The Spirit of Tasmania has denied any liability for the death of 16 horses.
In court documents lodged with the Victorian Supreme Court, TT-Line claim no liability due to a sponsorship agreement.
Andrew Williams filed a civil case in August, accusing TT-Line and QUBE Holdings of negligence and failing to provide the horses with a safe environment for travel.
He is claiming $639,000 in damages as the combined value of 13 of the 16 horses that died, as well as the estimated loss of $100,000 in wages from his polo business
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Mr Williams alleges the horses died between the time of boarding the Spirit of Tasmania in Devonport on January 28 and 2am the following day, a week after competing at the Barnbougle Polo tournament.
The horses were among 18 on-board a truck being driven back to NSW by Mr Williams, who co-owned seven of the horses referenced in the court claim.
The remaining six were owned by Twynam Agricultural Group.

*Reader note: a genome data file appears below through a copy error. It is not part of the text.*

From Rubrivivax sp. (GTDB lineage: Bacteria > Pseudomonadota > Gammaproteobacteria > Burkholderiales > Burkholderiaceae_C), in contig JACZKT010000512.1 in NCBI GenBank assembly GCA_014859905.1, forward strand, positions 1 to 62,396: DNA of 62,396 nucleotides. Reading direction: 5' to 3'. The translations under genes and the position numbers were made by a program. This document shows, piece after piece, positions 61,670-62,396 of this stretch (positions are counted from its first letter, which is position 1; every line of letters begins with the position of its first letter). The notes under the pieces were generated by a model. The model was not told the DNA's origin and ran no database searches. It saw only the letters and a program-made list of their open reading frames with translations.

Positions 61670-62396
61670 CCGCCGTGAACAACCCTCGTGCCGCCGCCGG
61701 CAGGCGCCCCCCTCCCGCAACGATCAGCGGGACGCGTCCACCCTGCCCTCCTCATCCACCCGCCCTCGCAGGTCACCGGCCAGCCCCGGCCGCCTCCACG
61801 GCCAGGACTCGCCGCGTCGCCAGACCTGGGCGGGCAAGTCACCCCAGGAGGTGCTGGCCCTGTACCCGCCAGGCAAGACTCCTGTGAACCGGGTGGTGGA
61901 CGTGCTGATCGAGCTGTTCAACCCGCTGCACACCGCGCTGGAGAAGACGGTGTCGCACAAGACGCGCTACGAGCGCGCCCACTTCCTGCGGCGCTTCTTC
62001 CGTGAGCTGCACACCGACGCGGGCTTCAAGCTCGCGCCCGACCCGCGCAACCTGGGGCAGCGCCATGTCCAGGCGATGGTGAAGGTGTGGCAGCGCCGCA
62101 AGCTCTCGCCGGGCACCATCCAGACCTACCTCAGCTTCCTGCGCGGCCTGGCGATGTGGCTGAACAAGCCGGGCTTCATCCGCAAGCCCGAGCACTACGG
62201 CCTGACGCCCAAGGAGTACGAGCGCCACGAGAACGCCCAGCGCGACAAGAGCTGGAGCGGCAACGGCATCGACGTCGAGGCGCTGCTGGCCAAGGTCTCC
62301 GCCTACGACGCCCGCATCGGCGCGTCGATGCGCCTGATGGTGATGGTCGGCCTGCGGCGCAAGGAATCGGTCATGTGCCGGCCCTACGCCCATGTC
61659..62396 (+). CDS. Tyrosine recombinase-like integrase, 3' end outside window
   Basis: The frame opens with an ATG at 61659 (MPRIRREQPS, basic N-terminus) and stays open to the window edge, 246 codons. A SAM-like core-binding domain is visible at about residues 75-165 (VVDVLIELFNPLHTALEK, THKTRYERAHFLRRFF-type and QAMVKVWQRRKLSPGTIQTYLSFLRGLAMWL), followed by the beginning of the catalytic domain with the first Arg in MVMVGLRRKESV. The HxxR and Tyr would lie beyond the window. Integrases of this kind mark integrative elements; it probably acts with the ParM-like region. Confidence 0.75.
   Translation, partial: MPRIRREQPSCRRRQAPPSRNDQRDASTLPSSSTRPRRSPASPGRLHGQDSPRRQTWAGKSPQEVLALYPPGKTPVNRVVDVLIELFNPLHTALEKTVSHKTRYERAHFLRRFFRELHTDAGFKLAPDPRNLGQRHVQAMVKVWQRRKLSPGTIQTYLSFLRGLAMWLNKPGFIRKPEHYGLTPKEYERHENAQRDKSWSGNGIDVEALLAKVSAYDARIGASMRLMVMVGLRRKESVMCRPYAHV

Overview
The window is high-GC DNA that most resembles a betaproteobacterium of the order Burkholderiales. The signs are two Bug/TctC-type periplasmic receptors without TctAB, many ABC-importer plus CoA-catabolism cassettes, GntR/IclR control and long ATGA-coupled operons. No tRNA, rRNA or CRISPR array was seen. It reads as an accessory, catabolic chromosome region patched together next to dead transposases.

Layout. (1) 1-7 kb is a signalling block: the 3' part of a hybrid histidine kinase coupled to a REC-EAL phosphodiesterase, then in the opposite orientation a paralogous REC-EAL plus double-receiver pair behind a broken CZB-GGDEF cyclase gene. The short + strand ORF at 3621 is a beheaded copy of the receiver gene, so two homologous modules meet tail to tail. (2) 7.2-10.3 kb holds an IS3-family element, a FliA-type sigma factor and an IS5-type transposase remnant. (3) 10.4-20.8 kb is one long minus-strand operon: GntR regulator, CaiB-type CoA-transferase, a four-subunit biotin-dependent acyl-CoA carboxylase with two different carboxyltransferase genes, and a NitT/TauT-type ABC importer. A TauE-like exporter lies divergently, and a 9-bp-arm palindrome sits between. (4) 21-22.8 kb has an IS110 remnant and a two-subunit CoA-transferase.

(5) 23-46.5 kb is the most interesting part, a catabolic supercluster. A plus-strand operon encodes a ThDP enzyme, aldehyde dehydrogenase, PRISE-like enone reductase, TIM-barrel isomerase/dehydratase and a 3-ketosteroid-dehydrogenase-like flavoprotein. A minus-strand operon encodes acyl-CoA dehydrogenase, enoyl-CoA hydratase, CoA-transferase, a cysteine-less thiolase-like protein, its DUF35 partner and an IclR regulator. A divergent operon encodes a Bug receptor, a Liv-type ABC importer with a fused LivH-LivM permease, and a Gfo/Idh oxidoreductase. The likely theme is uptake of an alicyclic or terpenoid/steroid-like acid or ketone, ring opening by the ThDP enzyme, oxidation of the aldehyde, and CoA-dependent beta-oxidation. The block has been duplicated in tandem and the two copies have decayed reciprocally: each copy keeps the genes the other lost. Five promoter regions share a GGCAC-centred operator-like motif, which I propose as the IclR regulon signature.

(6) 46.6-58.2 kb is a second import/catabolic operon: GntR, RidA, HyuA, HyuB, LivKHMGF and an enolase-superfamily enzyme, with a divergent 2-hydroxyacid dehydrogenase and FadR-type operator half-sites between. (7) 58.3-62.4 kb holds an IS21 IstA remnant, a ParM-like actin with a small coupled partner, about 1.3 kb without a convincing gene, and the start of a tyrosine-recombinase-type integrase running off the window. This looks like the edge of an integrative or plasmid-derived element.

In its defence, TT-Line claims regardless of whether the horses died on the Spirit of Tasmania, or as the result of any failing of care on its part, it is not liable for any loss suffered because of the terms of Mr William’s sponsorship contract.
TT-Line also claims Mr Williams failed to check on the condition of the horses during the journey to Devonport, after arriving at the TT-Line terminal, before leaving the vehicle deck on January 28, before driving off the ship on January 29 and until a point “well into the journey” towards the horses’ ultimate destination.
In a statement released shortly after the incident was first reported, Mr Williams said he discovered the horses “dead and cold” inside the truck an hour after departing the Spirit of Tasmania.
Meanwhile, the Primary Industries, Parks, Water and Environment Department confirmed it has provided its investigations into the the horses’ deaths to the office of the Director of Public Prosecutions.
“Although further comment cannot be made on the investigation at this stage, the department reiterates the earlier advice that the evidence indicates the deaths of the horses was an isolated incident,” a DPIPWE spokesman said.
“The department’s investigation has found that there is not a risk for horses transported across Bass Strait in accordance with regulatory animal welfare standards.”
A direction hearing is scheduled to take place at the Victoria Supreme Court next Thursday.
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